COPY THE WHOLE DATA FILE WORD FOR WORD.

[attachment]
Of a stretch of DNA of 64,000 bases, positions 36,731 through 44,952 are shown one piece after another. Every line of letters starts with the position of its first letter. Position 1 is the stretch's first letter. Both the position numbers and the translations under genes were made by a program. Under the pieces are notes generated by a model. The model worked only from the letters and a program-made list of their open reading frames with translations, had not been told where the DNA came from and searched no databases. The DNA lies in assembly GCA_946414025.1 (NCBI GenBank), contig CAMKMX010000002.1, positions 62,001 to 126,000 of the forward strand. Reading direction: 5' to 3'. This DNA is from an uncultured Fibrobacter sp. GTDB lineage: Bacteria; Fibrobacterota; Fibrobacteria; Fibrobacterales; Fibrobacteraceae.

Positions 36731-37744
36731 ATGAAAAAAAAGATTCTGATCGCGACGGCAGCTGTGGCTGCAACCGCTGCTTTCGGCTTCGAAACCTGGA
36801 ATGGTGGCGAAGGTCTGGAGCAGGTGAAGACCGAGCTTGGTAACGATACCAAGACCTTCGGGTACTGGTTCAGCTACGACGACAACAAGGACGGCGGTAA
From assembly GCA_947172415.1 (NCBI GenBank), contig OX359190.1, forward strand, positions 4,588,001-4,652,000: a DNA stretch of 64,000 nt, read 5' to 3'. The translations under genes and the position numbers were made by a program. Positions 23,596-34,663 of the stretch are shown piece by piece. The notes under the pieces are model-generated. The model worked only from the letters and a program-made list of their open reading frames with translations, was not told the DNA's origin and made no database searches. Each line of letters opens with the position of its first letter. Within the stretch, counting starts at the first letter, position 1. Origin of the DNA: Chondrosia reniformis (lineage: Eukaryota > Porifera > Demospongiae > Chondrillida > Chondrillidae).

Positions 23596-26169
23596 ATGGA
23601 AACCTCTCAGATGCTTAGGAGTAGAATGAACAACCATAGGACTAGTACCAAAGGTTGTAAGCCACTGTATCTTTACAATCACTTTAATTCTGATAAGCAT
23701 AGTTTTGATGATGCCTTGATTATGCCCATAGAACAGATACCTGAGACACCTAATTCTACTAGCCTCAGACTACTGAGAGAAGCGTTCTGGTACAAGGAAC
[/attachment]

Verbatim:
Of a stretch of DNA of 64,000 bases, positions 36,731 through 44,952 are shown one piece after another. Every line of letters starts with the position of its first letter. Position 1 is the stretch's first letter. Both the position numbers and the translations under genes were made by a program. Under the pieces are notes generated by a model. The model worked only from the letters and a program-made list of their open reading frames with translations, had not been told where the DNA came from and searched no databases. The DNA lies in assembly GCA_946414025.1 (NCBI GenBank), contig CAMKMX010000002.1, positions 62,001 to 126,000 of the forward strand. Reading direction: 5' to 3'. This DNA is from an uncultured Fibrobacter sp. GTDB lineage: Bacteria; Fibrobacterota; Fibrobacteria; Fibrobacterales; Fibrobacteraceae.

Positions 36731-37744
36731 ATGAAAAAAAAGATTCTGATCGCGACGGCAGCTGTGGCTGCAACCGCTGCTTTCGGCTTCGAAACCTGGA
36801 ATGGTGGCGAAGGTCTGGAGCAGGTGAAGACCGAGCTTGGTAACGATACCAAGACCTTCGGGTACTGGTTCAGCTACGACGACAACAAGGACGGCGGTAA
From assembly GCA_947172415.1 (NCBI GenBank), contig OX359190.1, forward strand, positions 4,588,001-4,652,000: a DNA stretch of 64,000 nt, read 5' to 3'. The translations under genes and the position numbers were made by a program. Positions 23,596-34,663 of the stretch are shown piece by piece. The notes under the pieces are model-generated. The model worked only from the letters and a program-made list of their open reading frames with translations, was not told the DNA's origin and made no database searches. Each line of letters opens with the position of its first letter. Within the stretch, counting starts at the first letter, position 1. Origin of the DNA: Chondrosia reniformis (lineage: Eukaryota > Porifera > Demospongiae > Chondrillida > Chondrillidae).

Positions 23596-26169
23596 ATGGA
23601 AACCTCTCAGATGCTTAGGAGTAGAATGAACAACCATAGGACTAGTACCAAAGGTTGTAAGCCACTGTATCTTTACAATCACTTTAATTCTGATAAGCAT
23701 AGTTTTGATGATGCCTTGATTATGCCCATAGAACAGATACCTGAGACACCTAATTCTACTAGCCTCAGACTACTGAGAGAAGCGTTCTGGTACAAGGAAC